Thunder (Foudre)

Carmen Jaquier’s Debut Film Thunder is a Transcendent Piece of Cinema

In Christianity women are relegated mostly to three positions: virgin, servant, or penitent whore. Anything regarding sexuality or sensuality is transgressive. Saints become martyrs to the desires of men by removing their eyes, breasts, or by forgoing basic earthly necessities like eating to prove their devotion to God. To bleed and become fertile is something a young woman had to apologise to the Virgin for. Abstinence and denial of their embodied reality was the only path to salvation – they are damned by dent of being born woman.

Carmen Jaquier’s debut film Thunder is set in the Romandy region of Switzerland at the turn of the twentieth century. The film opens with real images and paintings of women working in the fields or caring for children, they are beasts of burden shuddering under the weight of domestic and farm labour. Despite the magnificent beauty of the region theirs is a life of toil and obedience. If divinity exists around them it is filtered through the teachings of the church which reiterate their life is one of servitude and compliance to patriarchal rule.

Elisabeth (Lilith Grasmug) seventeen-year-old novitiate in a convent is delivered the news that her eldest sister Innocente (Léa Gigon) has died, and she is required to return to her family’s farm and take on her duties. Placed in the convent at the age of twelve Elisabeth knows no other life than to serve the Lord and fears returning to the outside world. She is physically carried out of the convent and set on the path to domesticity. As she walks the miles back to her family home she prays, “Keep the secrets of the world from me.” She is confused as to why she is no longer required to be the spiritual anchor of her family, “Did I not pray enough? Did I pray wrong?”

When she returns home her younger sisters Adèle (Diana Gervalla) and Paule (Lou Iff) do not recognise her. Elisabeth’s parents Sabine Timoteo and François Revaclier refuse to discuss Innocente’s mysterious death, “We do not speak her name in this house.” Further prodding by Elisabeth to her sisters is met with the answer, “The devil took back his servant.” Elisabeth is puzzled by the hostility directed to Innocente; a young woman devoted to serving the divine who searched for God. Her best friend and most beloved. Even praying for her at the local church is rebuked by the Priest (Marco Calamandrei) “We do not pray for the devil’s spawn. Her soul is damned.”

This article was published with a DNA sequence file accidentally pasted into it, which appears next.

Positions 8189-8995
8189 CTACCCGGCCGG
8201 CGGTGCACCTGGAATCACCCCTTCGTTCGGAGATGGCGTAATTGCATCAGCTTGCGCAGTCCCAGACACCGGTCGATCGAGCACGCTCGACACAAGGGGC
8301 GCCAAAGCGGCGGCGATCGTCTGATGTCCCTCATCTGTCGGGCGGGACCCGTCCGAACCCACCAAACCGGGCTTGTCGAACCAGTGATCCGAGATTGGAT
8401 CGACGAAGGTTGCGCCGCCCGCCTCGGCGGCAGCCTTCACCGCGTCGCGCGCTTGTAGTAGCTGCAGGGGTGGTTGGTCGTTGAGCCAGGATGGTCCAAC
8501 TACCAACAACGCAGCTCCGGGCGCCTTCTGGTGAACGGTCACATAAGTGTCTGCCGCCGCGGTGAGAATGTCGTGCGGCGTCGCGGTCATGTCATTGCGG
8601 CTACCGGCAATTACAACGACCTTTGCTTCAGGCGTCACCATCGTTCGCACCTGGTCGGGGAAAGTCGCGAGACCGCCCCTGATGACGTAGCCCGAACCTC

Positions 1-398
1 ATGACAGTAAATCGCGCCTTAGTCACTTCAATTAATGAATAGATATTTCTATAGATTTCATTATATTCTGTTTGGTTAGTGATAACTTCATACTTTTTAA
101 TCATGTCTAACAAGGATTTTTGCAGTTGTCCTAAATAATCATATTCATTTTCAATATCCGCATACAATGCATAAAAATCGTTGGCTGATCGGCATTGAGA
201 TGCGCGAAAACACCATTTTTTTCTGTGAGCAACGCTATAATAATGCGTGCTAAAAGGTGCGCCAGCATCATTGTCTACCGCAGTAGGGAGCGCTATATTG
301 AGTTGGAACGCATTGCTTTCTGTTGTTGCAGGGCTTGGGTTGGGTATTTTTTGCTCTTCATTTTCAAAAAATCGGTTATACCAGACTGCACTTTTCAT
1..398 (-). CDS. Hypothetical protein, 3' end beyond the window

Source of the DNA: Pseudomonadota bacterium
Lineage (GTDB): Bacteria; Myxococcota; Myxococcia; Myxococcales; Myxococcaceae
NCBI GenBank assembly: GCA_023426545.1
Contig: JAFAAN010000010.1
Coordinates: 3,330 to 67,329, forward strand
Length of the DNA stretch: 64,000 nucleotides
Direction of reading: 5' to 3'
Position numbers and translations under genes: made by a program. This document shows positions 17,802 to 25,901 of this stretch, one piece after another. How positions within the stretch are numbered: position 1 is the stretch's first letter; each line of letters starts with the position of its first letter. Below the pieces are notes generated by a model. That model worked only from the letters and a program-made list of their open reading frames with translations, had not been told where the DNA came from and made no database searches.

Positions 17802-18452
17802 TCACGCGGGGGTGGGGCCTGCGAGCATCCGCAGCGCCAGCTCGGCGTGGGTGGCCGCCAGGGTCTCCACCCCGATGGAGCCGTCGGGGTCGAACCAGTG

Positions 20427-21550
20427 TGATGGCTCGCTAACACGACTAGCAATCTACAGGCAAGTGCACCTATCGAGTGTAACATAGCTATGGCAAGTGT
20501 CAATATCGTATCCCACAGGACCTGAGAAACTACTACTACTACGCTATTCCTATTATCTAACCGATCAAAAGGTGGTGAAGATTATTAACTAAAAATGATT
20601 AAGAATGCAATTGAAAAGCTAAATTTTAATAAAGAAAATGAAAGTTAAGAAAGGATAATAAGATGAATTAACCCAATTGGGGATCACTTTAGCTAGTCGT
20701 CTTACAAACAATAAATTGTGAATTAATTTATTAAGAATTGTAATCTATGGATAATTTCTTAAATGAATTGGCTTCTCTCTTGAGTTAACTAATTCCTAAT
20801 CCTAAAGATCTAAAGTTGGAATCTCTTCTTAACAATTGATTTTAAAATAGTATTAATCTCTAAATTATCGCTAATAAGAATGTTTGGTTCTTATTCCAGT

Elisabeth sinks into a domestic role. Dressed in Innocente’s clothing she works the land. It is only at Church where she begins to get a sense of the community. Eyes flicker towards her, especially the eyes of three young men. Elisabeth reads this as a threat and holds her sisters’ hands. Sheltered for so long she is fighting her curiosity and trying to maintain her moral code. Finding Innocente’s diary sewn into a petticoat she finally begins to understand what happened to her fervent sister. Innocente found the divine through the flesh – ecstasy through transverberation. Sex and desire were her pathways to God and in that manner Innocente was devout.

At first Elisabeth is panicked by what Innocente’s words, addressed to her, ignite in her and begs her father to return her to the convent. Rituals of desire and repressed longing combine with Elisabeth prostrating herself like a martyr on the ground begging for release from temptation and damnation. Carmen Jaquier and cinematographer Marine Atlan not only understand the iconography of religion, they understand that beneath it is a well of nature being converted to the ineffable. Innocente’s hand painted angel which Elisabeth finds can be seen as a being of light, hands grasped in prayer, a woman’s vulva, or a horned devil depending on the angle in which it is presented. It’s a subtle but powerful metaphor for Jaquier’s thesis.